Regardless of the studies that show amateurs play with little thought or logic when processing thoughts about the cards in front of them, the film uses Wild as a figurehead to show how casinos in fact, can make you rich regardless of your experience. It’s a story that symbolizes the Vegas lure in its most refulgent and attractive nature. Look at the way James Bond has helped portray casinos as establishments that are frequented by the most sophisticated and wealthy. Winning is showcased to be realistic in these films, and the sight of money usually makes people think: “what if I could win enough to make me rich?”

Do you think Wild Card was bankrolled by some of Vegas’ biggest casinos? We are interested to know what you think, and if product placement has caused you to impulse buy or participate in a certain pursuit.

Exclusively submitted to Jay’s Analysis
by The Popcorn Reviewer

6 Comments on Wild Card – Guest Analysis

  1. Good review. I have personally witnessed people lose their inhibitions at a gambling hall and, well…lose. Dostoevsky was a gambler, and he even frittered away his wife’s jewelry in German casinos. The novel The Gambler and Joseph Frank’s five-volume bio of Dostoevsky are good on this little-considered side of him.

  2. Many subscribe to the notion that [Silly]wood, is just another component of the Zionist, corp-owned “Lame Dream Tedia”. So, in that context, why wouldn’t the “gaming” Vegas/software industry also be included? The DARPA/military-industrial complex octopus at [one of] its most devious and insidious iterations?

  3. Very nice take on the move.

    I love tennis, and love analogies having to do with tennis. So, here goes:

    Our IPs are the audience at home watching on television, but featuring a wonderful way for the creators of tennis to see what we’re watching of the match. The ball is the news zeitgeist of the moment which (apparently) Mick Fanning and the shark attack in South Africa, for instance, has just been a part of. At any given moment there’s 20 to 50 trending stories, they float up, get battered around a bit, and then fall to the ground. Just like a ball.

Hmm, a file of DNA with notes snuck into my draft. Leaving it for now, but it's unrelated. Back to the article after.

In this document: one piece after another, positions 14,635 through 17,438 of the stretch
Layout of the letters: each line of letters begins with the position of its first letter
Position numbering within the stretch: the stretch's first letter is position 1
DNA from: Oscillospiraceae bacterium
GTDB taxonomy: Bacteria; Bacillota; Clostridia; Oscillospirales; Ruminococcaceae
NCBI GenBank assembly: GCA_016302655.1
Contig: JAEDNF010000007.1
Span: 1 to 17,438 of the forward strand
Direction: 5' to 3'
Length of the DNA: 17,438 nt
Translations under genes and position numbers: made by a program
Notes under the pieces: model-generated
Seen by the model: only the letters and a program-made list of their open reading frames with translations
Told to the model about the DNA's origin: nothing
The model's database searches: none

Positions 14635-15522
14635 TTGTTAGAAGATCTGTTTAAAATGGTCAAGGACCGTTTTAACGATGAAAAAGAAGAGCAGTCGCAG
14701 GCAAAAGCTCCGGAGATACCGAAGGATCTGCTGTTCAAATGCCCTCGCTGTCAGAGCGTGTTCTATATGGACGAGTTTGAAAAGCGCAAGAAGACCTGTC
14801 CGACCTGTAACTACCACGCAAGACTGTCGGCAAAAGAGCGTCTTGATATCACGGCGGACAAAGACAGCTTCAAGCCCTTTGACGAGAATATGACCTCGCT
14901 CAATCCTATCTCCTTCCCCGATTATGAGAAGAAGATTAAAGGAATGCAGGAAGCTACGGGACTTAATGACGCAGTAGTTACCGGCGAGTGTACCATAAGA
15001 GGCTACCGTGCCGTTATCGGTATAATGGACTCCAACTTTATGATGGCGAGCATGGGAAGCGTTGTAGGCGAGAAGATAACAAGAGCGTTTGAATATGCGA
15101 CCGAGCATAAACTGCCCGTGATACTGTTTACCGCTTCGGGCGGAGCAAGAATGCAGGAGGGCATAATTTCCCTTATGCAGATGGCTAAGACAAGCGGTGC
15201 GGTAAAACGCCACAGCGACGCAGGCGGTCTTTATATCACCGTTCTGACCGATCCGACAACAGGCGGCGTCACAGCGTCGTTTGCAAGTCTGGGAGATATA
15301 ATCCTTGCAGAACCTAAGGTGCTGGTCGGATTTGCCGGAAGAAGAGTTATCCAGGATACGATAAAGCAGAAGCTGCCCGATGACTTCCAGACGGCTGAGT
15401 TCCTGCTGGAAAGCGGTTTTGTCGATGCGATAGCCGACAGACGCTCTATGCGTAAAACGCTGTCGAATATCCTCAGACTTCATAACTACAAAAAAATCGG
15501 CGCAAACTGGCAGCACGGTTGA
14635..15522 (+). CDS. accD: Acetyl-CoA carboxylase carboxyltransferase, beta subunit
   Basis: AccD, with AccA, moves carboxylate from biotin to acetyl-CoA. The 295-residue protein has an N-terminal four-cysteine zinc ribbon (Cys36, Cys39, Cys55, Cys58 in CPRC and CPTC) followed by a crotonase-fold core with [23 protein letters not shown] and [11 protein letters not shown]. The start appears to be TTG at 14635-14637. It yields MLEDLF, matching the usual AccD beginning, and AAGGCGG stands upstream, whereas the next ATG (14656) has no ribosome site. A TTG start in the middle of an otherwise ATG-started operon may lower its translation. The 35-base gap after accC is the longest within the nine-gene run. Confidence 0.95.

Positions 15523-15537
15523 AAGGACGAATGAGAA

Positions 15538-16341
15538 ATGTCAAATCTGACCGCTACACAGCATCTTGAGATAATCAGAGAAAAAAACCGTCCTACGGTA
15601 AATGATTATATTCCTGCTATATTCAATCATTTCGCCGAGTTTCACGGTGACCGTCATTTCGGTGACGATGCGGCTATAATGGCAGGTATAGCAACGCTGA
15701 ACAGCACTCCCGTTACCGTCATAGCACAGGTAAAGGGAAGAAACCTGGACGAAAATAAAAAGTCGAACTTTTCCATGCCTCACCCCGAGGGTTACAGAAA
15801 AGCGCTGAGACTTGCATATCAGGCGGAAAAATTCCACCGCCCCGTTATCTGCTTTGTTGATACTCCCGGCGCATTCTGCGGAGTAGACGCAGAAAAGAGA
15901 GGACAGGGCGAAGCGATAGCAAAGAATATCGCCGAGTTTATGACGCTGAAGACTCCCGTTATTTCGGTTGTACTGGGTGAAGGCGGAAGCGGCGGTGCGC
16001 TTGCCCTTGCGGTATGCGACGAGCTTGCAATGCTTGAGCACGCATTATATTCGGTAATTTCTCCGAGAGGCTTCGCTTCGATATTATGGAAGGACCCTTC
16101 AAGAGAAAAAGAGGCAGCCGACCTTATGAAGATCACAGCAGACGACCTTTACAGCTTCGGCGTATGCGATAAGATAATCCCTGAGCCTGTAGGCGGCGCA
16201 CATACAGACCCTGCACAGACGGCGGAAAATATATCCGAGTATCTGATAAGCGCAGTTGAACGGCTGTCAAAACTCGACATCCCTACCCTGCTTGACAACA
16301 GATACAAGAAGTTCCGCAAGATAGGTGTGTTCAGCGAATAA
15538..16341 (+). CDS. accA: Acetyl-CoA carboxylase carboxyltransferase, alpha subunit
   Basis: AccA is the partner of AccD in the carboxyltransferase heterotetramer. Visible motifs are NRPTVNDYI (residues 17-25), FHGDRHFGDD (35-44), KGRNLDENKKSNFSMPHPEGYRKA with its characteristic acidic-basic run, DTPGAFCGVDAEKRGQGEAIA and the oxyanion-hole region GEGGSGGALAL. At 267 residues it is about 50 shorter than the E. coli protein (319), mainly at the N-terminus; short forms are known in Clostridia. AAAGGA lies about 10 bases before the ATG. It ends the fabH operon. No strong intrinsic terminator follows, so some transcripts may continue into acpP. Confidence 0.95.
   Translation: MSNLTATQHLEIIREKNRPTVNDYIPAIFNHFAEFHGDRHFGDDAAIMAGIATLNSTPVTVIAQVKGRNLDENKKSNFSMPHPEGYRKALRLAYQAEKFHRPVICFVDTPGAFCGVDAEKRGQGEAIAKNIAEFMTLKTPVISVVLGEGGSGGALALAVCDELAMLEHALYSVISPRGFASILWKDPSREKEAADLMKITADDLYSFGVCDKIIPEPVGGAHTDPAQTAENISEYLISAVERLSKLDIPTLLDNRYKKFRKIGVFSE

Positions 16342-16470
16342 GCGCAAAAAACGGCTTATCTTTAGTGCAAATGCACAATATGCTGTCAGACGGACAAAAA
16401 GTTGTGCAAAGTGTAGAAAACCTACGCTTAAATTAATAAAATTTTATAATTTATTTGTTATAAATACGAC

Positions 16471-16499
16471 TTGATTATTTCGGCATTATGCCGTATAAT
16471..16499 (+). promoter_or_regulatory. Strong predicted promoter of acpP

Media companies are the ball boys. They pick up the balls and present them to the players to serve up to one another.

    The players are the Advertising and PR companies that control the narrative.

    The court, its lines, the net and the stadium are the platforms that folks in the corporate world make based on the administration, rulings and structure of the game as done by The Banksters.

    The umpires, whom nobody listens to and are easily overruled, are the governments. Thing glint that captures peoples emotions and has them in hysterics on FoxNews or CNN about this offensive thing or that massive boogie man.

    Or something like that.

    Perhaps it’s just a terrible analogy. But I thought it was fun. Like this website.

  4. I’d give me right arm for an ability to edit my own damn comments. Ah well. It is what it be. Cheers Jay!

  5. Colinjames // August 2, 2015 at 2:45 pm // Reply

    Nice, cogent analysis. Makes sense to me. There’s a sucker born every minute right? The casinos know this better than anyone I’ll bet. Pun intended. If you can’t get direct evidence of casino funding, I’d think an analysis showing a decline in Vegas revenues would point to that being almost a sure thing.

Leave a Reply

Fill in your details below or click an icon to log in:

WordPress.com Logo

You are commenting using your WordPress.com account. Log Out /  Change )

Google+ photo

You are commenting using your Google+ account. Log Out /  Change )

Twitter picture

You are commenting using your Twitter account. Log Out /  Change )

Facebook photo

You are commenting using your Facebook account. Log Out /  Change )


Connecting to %s

%d bloggers like this: